A new, locally produced TV series focused on growing food in urban areas is aiming to change how food is sourced and produced in Southern Africa. Urban Farming will be made freely available to state broadcasters in SADC countries with online availability via YouTube, a website, and a mobile app.
So far only the pilot episode has been released, but if the first effort is anything to go by, the 13 part series will be an enjoyable and interesting watch. What’s more, the subject matter has never been more important.
Urban populations continue to swell across Africa. The World Bank estimates that by 2050, Africa’s cities will, on average, be 16% more populated. This places a huge strain on employment, infrastructure, and resources. The Urban Farming team hopes that the series will stimulate creative thinking around how people feed and support themselves.
Producer and Director David Reeler says that the show will provide a possible antidote to the rising incidence of urban strife. “There are NGOs dishing out huge money to the rural areas, but few people are doing anything in the cities – which are also centres of poverty and hunger. The population of SADC is nearly the same size as the population of the USA, and we want to teach this target audience of about 100 million people how to grow vegetables in the city,” says Reeler.
Mike Davies is the technical producer for the TV series. He sees opportunity in the rise of rural to urban migration. “So often the people coming into cities from rural areas already have food-growing skills, and these should be put to use. The idea that to be a modern city you have to have concrete, cars, and glass is bollocks. We can’t all wear suits and work at desks. Cities can and should be so much more than that,” says Davies.
In terms of production quality Urban Farming is aiming to be top notch. Simon de Swardt of Treasure Media is doing the camera work and editing the show. “We hope to make a show that will look and sound good – that looks like it belongs on TV. We will be using quality equipment and experienced crew, and doing a proper sound mix,” he says. With the use of a drone, De Swardt has taken footage of Harare that you’ve never seen before, and locates the images of plants and gardens firmly in the urban context.
Commenting on the likelihood of a the show being effective, Davies is confident that the circumstances and timing are right. “Our people have an amazing desire to grow things. We plant trees and food wherever we live, and this is an engine for growth that has to be tapped into. Farming doesn’t just belong kumusha, and shouldn’t just be a mealie patch during the rainy season. Vegetable growing, bee keeping, fish farming for home and commercial production should be happening in community and private gardens across the city, in every suburb. It is a real coping strategy that needs our support.” Davies is determined to lobby council to recognise urban farming as a legitimate enterprise for building the local economy and healthy communities. “Council should be demarcating land for urban farmers, with facilities such as lock up areas, and a water supply. Urban farmers benefit commercially because access to resources and markets means that they are able to grow more intensively and make more of a living from a smaller space.”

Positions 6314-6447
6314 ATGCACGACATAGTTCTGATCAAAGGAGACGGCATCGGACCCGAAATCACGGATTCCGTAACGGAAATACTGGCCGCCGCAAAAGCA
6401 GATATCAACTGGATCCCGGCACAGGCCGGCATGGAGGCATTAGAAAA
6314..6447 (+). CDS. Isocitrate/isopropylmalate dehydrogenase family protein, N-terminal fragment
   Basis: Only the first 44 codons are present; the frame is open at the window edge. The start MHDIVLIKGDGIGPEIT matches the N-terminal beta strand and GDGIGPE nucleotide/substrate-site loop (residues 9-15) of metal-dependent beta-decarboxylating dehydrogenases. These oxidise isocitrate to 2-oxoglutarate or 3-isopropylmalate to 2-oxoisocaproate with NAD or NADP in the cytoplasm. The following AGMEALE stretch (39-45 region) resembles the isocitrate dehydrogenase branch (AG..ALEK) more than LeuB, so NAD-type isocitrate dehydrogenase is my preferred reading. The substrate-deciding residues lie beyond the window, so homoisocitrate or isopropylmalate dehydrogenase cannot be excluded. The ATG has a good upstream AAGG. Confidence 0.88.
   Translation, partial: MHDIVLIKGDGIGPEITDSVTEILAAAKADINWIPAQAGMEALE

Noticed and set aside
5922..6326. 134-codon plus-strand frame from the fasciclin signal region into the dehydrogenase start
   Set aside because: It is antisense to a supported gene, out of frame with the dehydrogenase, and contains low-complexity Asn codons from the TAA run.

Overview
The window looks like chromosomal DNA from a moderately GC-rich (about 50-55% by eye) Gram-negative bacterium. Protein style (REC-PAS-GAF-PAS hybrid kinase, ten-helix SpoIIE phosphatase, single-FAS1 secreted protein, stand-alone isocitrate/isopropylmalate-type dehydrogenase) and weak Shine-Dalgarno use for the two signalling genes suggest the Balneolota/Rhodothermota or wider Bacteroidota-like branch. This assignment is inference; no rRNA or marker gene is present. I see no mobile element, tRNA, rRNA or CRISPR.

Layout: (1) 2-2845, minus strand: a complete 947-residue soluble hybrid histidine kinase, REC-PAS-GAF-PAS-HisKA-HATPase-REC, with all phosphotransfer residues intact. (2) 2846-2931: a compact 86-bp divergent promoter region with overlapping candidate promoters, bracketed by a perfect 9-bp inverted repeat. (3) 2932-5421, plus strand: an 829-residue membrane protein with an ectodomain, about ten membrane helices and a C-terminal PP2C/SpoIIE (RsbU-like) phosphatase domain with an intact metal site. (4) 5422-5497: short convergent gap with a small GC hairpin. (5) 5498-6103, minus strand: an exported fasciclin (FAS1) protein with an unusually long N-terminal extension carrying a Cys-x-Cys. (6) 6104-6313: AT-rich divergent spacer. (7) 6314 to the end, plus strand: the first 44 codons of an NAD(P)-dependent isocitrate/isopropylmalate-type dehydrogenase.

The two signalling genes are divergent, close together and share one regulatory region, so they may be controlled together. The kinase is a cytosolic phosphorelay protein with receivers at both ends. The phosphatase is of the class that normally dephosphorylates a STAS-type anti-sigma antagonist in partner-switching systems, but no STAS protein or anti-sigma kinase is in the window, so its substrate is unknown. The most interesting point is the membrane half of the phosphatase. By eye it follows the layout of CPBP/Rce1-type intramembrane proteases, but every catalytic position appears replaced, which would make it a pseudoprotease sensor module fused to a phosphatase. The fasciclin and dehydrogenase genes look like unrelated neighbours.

In future issues, Harare News will share with you some of the exciting projects and stories that have already started to emerge from the Urban Farming series – with a view to promoting the ideas and objectives behind the show, and the show itself.
Are you growing food in the city? Get in touch with Urban Farming to share your story and inspire the world. Email: firstname.lastname@example.org.
Watch the pilot episode on YouTube here.
Image: Drone footage used in Urban Agriculture pilot shows Harare like you’ve never seen it before. This is a view of Dzivarasekwa, where even the smallest green patches hold the potential for urban food production.